Even if, in practice, such behaviour is not limited to non-reimbursable medicinal products, it is to be kept in mind that, in itself, such behaviour would not constitute an anticompetitive practice. The situation depends on the context as well as differentiated and specific conditions applied to both channels.

Finally, with respect to retail sales, the report notes that despite the strong growth of the self-medication practice, competition between pharmacies in this sector is very weak. Thus, the Authority recommended that the government should adopt measures to implement a limited and regulated opening to competition for self-medication medicines and that certain products, such as pregnancy tests and contact lens care solutions, should be taken out of the scope of the pharmacists’ monopoly in order to also be distributed in drugstores or supermarkets. For the last two categories, the laws have been changed accordingly, whereas the distribution of self-medication products outside the pharmacies is still the subject of strong dispute.

According to the Authority, some recommendations were not followed, or only followed in part, by the government. On 21 November 2017, the Competition Authority therefore decided to launch a new broad sector inquiry to investigate the functioning of competition with regard to medicines for human use and medical biology. It will notably focus on the pricing of medicines, the distribution of medicines as well as the potential development of pharmacist’s activity. This inquiry aims to promote fair competition between the different stakeholders (Decision No. 17-SOA-01).

NGO involvement

To what extent do non-government groups play a role in the application of competition rules to the pharmaceutical sector?

Article L462-1, paragraph 2 of the French Commercial Code enables professional associations, labour unions or recognised consumer groups to petition the Competition Authority with regard to the interests for which they are responsible to obtain its opinion on ‘any issue regarding competition’.

This option has been used mainly by HCP associations. For example, the national association of emergency practitioners requested the Competition Council’s opinion on rules set out by the Council of the national medical association to organise emergency care in France (Opinion No. 96-A-17, dated 5 November 1996).

This opportunity has recently been used by manufacturers’ associations. Thus, the French National Association of Dental Prostheses Manufacturers consulted the Competition Authority regarding the effects on competition of the exclusive sale of dental prostheses by dental surgeons (Opinion No. 12-A-06, dated 29 February 2012).

The Association of Veterinary Medicinal Products Manufacturers also used this faculty to obtain the Competition Authority’s opinion regarding the possible competition issues that would result in the creation of an association of veterinary surgeons whose goal was to negotiate prices with the manufacturers on behalf of their members. The Authority concluded that the appearance of this newcomer would not by itself raise issues from a competition law standpoint (Opinion No. 12-A-14, dated 19 June 2012).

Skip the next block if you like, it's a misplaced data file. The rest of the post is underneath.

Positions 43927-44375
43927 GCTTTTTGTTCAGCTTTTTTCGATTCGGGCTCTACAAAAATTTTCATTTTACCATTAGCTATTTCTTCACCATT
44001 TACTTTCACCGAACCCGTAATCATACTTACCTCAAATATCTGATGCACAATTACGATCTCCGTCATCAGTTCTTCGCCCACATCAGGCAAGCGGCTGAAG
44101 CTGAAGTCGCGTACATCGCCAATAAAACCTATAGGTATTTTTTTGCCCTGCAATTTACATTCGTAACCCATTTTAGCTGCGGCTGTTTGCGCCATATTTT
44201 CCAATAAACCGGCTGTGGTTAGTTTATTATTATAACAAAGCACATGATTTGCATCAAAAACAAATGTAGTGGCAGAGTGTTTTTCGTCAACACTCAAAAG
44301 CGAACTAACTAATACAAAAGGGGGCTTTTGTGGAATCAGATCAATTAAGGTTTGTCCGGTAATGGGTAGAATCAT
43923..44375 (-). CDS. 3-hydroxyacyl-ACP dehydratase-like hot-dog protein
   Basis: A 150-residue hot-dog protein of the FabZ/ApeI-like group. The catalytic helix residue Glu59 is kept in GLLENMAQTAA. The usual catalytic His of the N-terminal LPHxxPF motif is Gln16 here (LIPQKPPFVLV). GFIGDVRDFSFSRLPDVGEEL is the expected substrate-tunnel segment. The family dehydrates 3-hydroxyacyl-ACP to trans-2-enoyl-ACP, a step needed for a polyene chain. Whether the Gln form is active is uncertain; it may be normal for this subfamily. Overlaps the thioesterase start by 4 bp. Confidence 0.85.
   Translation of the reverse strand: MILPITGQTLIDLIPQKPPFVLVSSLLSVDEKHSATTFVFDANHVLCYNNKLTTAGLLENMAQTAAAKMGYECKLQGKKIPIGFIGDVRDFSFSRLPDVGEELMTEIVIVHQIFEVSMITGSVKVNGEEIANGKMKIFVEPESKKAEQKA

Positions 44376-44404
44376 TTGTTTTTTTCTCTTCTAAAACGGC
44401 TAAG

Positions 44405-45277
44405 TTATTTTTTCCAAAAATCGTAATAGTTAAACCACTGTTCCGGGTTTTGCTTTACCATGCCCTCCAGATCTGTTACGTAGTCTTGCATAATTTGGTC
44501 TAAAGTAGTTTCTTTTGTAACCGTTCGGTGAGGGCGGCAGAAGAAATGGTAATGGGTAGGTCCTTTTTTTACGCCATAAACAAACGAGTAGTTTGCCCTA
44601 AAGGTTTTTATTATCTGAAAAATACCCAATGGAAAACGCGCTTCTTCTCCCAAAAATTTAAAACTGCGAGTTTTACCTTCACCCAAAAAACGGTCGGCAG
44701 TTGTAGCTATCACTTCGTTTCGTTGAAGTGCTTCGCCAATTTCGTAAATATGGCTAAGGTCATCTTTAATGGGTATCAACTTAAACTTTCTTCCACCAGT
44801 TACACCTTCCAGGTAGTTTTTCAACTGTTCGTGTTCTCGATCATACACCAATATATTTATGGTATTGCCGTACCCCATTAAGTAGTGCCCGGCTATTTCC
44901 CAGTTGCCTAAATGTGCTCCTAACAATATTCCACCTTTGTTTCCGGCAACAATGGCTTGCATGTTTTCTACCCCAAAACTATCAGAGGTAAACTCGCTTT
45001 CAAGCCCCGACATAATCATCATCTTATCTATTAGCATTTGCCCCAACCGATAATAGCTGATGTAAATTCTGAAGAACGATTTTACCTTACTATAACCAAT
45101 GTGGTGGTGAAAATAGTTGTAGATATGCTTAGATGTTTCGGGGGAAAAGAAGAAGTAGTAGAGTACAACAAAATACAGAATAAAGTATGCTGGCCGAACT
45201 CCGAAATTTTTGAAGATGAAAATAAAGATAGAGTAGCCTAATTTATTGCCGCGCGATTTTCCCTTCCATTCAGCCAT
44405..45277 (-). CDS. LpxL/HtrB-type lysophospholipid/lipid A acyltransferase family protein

Review of mergers

Sector-specific considerations

Are the sector-specific features of the pharmaceutical industry taken into account when mergers between two pharmaceutical companies are being reviewed?

Owing to the size of most pharmaceutical firms, the majority of mergers in this sector are referred to the Commission, as European thresholds are often exceeded. On this point, the Commission is currently considering complementing the existing thresholds (turnover-based system) with the notion of ‘market potential’ in order to capture some transactions, particularly in the pharmaceutical sector.

This being said, French practice in this sector is thus limited. However, specific sector features are taken into account in the definition of the relevant markets.

For example, the Competition Authority authorised a merger between Boiron and Dolisos, two French companies manufacturing homeopathic products (Opinion No. 05-A-01).

In this case, the definition of the relevant markets was influenced by the regulations applicable to certain products. The Competition Authority distinguished within the homeopathic medicines, generic homeopathic medicines (MNC) from branded homeopathic medicines (MNM), based, in particular, on the facts that the MNM include, contrary to the MNC, a therapeutic indication and are not reimbursable by social security insurance. Their marketing is thus subject to a marketing authorisation, and their prices and margins are not controlled.

Market definition

How are product and geographic markets typically defined in the pharmaceutical sector?

Product market

In general, medicinal products may be subdivided into therapeutic classes by reference to the ‘anatomical therapeutic chemical’ classification (ATC), which classifies medicinal products into five different groups according to the organ or system on which they act and their therapeutic, pharmacological and chemical properties.

The third level (ATC3) allows products to be grouped in terms of their therapeutic indications (ie, their intended use) and is therefore generally used as an operational market definition. However, market definition may also be based on other levels of the ATC classification.